Orator

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ORATOR, practice. A good man, skillful in speaking well, and who employs a perfect eloquence to defend causes either public or private. Dupin, Profession d'Avocat, tom. 1, p. 19..
     2. In chancery, the party who files a bill calls himself in those pleadings your orator. Among the Romans, advocates were called orators. Code, 1, 8, 33, 1.

A Law Dictionary, Adapted to the Constitution and Laws of the United States. By John Bouvier. Published 1856.
References in classic literature ?
"It is very remarkable to observe how many of the ablest orators in the British Parliament were favorable to America," said Grandfather.
The nobility don't gwudge theah lives- evewy one of us will go and bwing in more wecwuits, and the sov'weign" (that was the way he referred to the Emperor) "need only say the word and we'll all die fo' him!" added the orator with animation.
Count Rostov at the back of the crowd was expressing approval; several persons, briskly turning a shoulder to the orator at the end of a phrase, said:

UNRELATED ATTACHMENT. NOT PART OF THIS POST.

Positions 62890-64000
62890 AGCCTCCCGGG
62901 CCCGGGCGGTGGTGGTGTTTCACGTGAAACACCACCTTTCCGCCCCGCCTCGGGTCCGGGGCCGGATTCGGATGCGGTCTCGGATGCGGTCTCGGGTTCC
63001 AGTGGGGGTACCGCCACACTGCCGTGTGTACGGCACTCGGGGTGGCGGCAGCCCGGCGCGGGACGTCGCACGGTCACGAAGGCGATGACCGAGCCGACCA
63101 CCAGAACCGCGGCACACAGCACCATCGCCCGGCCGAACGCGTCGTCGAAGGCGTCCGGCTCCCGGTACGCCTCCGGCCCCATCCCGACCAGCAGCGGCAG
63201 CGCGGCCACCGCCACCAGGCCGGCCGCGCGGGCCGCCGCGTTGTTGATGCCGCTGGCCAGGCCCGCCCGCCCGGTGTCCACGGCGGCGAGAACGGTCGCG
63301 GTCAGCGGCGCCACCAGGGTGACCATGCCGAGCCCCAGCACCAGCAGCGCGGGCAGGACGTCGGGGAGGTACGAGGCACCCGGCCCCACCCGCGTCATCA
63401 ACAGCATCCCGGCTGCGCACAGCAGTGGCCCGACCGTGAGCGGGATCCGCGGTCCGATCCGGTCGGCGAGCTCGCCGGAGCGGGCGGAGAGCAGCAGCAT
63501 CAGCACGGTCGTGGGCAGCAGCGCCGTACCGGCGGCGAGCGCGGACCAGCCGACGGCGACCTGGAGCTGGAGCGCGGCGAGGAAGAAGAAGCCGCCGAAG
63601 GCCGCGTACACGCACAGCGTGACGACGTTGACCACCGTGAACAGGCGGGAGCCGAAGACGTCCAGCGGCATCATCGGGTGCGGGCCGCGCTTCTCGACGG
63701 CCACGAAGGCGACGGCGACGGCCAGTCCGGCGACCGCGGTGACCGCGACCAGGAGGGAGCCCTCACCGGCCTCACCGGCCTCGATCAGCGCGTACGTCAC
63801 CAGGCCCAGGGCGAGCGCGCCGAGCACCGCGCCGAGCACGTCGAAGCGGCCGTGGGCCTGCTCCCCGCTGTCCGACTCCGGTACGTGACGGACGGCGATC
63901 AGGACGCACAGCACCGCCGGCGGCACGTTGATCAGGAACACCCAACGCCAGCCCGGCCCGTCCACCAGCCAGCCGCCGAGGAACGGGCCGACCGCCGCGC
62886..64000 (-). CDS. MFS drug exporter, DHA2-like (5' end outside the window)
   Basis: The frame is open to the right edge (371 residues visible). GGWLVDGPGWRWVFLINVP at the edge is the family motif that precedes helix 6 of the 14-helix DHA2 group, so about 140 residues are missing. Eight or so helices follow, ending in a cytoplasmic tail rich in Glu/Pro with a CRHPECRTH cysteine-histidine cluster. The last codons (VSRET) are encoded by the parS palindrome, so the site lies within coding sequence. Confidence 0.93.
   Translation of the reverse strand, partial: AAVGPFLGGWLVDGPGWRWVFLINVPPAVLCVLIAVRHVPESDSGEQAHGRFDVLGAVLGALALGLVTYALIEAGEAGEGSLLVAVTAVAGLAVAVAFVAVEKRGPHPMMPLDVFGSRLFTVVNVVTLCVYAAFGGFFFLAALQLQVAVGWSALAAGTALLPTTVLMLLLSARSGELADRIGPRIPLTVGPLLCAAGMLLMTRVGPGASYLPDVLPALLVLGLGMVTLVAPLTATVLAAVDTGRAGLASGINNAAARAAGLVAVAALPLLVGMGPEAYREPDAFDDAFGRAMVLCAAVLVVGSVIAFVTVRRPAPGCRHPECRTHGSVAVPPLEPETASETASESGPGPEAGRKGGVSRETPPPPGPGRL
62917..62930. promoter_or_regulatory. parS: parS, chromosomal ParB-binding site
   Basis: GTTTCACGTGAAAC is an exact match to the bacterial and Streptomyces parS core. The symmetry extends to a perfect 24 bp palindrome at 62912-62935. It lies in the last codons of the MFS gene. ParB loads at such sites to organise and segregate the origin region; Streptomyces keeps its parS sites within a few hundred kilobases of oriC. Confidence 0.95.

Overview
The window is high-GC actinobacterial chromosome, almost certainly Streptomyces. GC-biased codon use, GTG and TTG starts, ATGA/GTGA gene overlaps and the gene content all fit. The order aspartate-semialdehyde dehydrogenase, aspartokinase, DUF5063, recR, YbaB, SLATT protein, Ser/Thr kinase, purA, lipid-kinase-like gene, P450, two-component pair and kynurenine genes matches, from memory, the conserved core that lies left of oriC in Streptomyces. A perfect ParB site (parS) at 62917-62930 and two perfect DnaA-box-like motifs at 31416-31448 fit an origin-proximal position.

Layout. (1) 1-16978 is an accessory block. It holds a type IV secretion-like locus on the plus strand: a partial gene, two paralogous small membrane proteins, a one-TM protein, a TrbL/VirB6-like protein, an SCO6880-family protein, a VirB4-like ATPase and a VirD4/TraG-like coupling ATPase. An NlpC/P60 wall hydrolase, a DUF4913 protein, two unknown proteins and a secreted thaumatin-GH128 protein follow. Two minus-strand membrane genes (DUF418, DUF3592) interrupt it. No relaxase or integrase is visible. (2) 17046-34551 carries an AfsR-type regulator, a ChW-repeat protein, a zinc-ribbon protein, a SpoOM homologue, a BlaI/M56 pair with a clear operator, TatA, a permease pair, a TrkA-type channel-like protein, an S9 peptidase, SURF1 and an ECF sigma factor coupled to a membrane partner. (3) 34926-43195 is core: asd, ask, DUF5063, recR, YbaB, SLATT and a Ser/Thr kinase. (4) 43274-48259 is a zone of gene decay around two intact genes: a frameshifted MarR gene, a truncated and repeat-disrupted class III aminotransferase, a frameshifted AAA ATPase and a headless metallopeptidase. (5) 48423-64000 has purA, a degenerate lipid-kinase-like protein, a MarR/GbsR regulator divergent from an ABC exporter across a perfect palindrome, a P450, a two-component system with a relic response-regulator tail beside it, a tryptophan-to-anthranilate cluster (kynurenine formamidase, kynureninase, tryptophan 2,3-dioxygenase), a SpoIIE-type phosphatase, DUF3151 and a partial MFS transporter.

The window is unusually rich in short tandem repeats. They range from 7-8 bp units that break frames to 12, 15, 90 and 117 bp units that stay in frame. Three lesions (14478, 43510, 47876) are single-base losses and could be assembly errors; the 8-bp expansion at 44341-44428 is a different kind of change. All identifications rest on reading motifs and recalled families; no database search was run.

A ragged, ebony giant, squatted on the floor in one of the aisles, watched the orator with burning eyes and tremulous face until the supreme burst of applause came, and then the tears ran down his face.
At the close of the speech Governor Bullock rushed across the stage and seized the orator's hand.
"Gentlemen," resumed the orator, "I repeat that the distance between the earth and her satellite is a mere trifle, and undeserving of serious consideration.
The orator having refreshed himself, wiped his corrugated forehead from left to right several times with his handkerchief folded into a pad, and concentrated all his revived forces, in a sneer of great disdain and bitterness.
Until such a one chose to make some movement, no deeds in arms, no natural gifts, nor any renown as an orator, would have justified the slightest interruption.
He knew nothing at all about that speech he had heard, not even the name of the orator; and he was to go away--no, no, it was preposterous, he must speak to some one; he must find that man himself and tell him.
We so loudly and so earnestly proclaimed ourselves freemen, that we got the interested attention of that liberty-mouthing orator and his patriotic crowd, and they gathered about us and assumed a very determined attitude.
The orator modestly awaited for the feeling to subside a little, and then he continued, with increasing energy, encouraged by their commendations.
He was such an impres- sive orator that numerous persons doubted if he had ever been a slave, so he wrote NARRATIVE OF THE LIFE OF FREDERICK DOUGLASS.